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Gallagher v. Fidelity Casualty Co.

Appellate Division of the Supreme Court of New York, Second Department
Jul 31, 1914
163 App. Div. 556 (N.Y. App. Div. 1914)


July 31, 1914.

Edwin A. Jones, for the appellant.

James F. Lynch, for the respondent.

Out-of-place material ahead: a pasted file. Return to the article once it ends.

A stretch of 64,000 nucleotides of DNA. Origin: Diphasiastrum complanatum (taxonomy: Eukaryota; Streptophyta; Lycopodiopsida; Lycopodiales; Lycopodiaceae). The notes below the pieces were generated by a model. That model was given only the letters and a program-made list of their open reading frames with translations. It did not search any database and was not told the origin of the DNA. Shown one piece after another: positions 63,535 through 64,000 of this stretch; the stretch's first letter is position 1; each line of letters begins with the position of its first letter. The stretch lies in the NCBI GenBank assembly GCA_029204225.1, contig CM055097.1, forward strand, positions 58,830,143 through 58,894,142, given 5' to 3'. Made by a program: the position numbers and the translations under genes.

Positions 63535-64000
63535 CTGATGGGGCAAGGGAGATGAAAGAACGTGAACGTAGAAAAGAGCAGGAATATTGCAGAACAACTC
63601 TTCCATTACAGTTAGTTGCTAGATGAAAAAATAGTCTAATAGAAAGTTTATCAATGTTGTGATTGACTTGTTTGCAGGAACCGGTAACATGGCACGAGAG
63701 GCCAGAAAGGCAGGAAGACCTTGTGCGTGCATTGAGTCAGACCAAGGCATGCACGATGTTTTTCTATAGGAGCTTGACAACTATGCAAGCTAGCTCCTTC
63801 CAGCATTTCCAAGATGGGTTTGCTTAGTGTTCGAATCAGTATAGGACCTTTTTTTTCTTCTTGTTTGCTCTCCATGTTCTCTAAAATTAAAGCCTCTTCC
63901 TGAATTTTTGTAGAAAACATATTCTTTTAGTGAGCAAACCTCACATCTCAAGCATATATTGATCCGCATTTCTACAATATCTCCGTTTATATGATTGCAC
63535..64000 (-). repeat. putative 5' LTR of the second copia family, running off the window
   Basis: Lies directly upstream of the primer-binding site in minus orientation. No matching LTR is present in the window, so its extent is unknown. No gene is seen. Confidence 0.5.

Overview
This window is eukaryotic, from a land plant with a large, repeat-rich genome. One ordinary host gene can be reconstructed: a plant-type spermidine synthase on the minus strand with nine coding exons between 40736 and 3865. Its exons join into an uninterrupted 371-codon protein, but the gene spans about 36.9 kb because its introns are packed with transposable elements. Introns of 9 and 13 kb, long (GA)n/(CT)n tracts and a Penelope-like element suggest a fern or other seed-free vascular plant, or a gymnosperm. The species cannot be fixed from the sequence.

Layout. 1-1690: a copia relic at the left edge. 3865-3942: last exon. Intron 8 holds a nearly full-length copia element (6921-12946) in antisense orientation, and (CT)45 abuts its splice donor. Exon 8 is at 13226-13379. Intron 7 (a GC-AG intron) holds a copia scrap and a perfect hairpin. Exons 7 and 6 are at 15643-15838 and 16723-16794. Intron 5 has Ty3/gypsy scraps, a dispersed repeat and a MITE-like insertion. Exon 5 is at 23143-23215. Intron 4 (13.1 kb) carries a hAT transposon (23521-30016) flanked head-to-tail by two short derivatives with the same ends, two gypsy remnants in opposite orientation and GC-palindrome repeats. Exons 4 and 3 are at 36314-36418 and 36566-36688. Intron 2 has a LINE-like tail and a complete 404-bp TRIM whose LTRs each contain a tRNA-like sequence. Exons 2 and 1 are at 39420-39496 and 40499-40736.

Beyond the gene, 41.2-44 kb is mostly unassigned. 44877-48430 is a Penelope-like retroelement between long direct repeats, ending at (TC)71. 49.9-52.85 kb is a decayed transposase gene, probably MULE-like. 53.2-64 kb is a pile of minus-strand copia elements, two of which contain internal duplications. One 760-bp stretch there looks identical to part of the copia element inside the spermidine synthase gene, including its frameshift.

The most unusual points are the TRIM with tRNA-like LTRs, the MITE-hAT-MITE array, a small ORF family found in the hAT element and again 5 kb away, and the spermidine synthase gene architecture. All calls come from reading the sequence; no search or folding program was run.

On February 1, 1910, defendant issued and delivered to plaintiff its policy of accident insurance. By the payment of annual premiums subsequently accruing the policy was in full force on July 11, 1911. Upon that date, which was an exceedingly hot day, after being exposed to the sun's rays in the necessary conduct of his business, for an unusual number of hours, plaintiff suffered a physical experience which the jury have found, upon sufficient evidence, was a "sunstroke." The policy in question insured the person named therein "Against bodily injury * * * through accidental means (excluding suicide, sane or insane, or any attempt thereat, sane or insane), and resulting directly, independently and exclusively of all other causes" in total disability, partial disability or death. Among the "general provisions" of the policy is one to the effect that the term "bodily injury" is defined in the insuring clause, and as so defined shall be understood wherever used in the policy. Turning to the insuring clause we find, among others, "Article 6. Any one of the following, namely — sunstroke, freezing, hydrophobia, asphyxiation — suffered through accidental means (excluding suicide, sane or insane, or any attempt thereat, sane or insane), shall be deemed a bodily injury within the meaning of this policy." Appellant contends that the sunstroke experienced by plaintiff was not suffered "through accidental means;" that an injury occurring as the direct result of intentional acts is not thus produced, and that as plaintiff had intended to do all of the things which he did upon the day in question prior to the occasion thereof, this sunstroke, although as a result it may have been wholly unexpected, followed intentional rather than accidental means. To quote from his brief, the phrase in question "means that the policy being an accident policy, the defendant will pay indemnity for death or disability by sunstroke only when the means or causes leading to such sunstroke are such as makes the sunstroke itself the result of preceding accidental means." If this policy had insured only against bodily injury sustained through accidental means, with no definition or qualification, there might be greater strength in such contention. ( Southard v. Railway Passengers Assurance Co., 34 Conn. 574; Appel v. Ætna Life Ins. Co., 86 App. Div. 83; Schmid v. Indiana Travelers' Accident Assn., 42 Ind. App. 483; 85 N.E. Rep. 1032; Feder v. Iowa State Traveling Men's Assn., 107 Iowa 538; Sinclair v. Maritime Passengers' Insurance Co., 3 El. El. 478.) But even then it might be a question for the jury, considering sunstroke as an accident rather than a disease, whether under the circumstances here disclosed such sunstroke was not occasioned by "accidental means." While plaintiff may have voluntarily exposed himself to the sun's rays, all of the evidence would justify a finding that the result of such exposure was neither natural in the sense that it was usual, or a result similar to that which followed like exposure on previous occasions, nor was it foreseen nor desired. An accident is "an event which takes place without one's foresight or expectation, and which proceeds from an unknown cause or an unusual effect of a known cause not within the expectation of the person injured." (Richards Ins. Law [3d ed.], § 385.) "Accidental means are those which produce effects which are not their natural and probable consequences." (4 Cooley Ins. 3156.) Means as here used is synonymous with cause, and appearing in a policy of insurance in connection with the adjective "accidental" is used "in its ordinary, popular sense, as meaning `happening by chance; unexpectedly taking place; not according to the usual course of things; or not as expected;' * * * if a result is such as follows from ordinary means, voluntarily employed, in a not unusual or unexpected way, it cannot be called a result effected by accidental means; but * * * if, in the act which precedes the injury, something unforeseen, unexpected, unusual occurs which produces the injury, then the injury has resulted through accidental means." ( Mutual Accident Assn. v. Barry, 131 U.S. 100, 121.) Technically, sunstroke is rather a disease than an accident. As was said by COCKBURN, Ch. J., sunstroke is "an inflammatory disease of the brain, brought on by exposure to the too intense heat of the sun's rays." ( Sinclair v. Maritime Passengers' Insurance Co., supra.) Sunstroke is a term "applied to the effects produced upon the central nervous system, and through it upon other organs of the body, by exposure to the sun or to overheated air." (Encyclopedia Britannica [11th ed.], title "Sunstroke.") The evidence in this case also warrants the finding that this inflammatory condition of the brain may result from exposure to artificial heat as well as from the direct rays of the sun. The antithesis of "accidental" is "intentional." It may be that plaintiff intentionally exposed himself to the sun, but that he intended thereby to produce this "inflammatory condition of the brain" is without any evidence to support it. The result was not "according to the usual course of things." It did not follow as a "usual effect of a known cause." It was not the "natural and probable consequence" thereof, any more than was the injury considered in Mutual Accident Assn. v. Barry ( supra), or in American Accident Co. v. Carson ( 99 Ky. 441), or in Button v. American Mutual Accident Assn. ( 92 Wis. 83). In the Barry case decedent intended to jump from the platform on which he was walking to the ground. He did not intend to alight with so much violence as to produce his death. In the Carson case and in the Button case the insured apparently intended to engage in the acts during the performance of which he was shot and killed by a third person, but because this was a result unexpected by him, it was held that death was occasioned by "accidental means."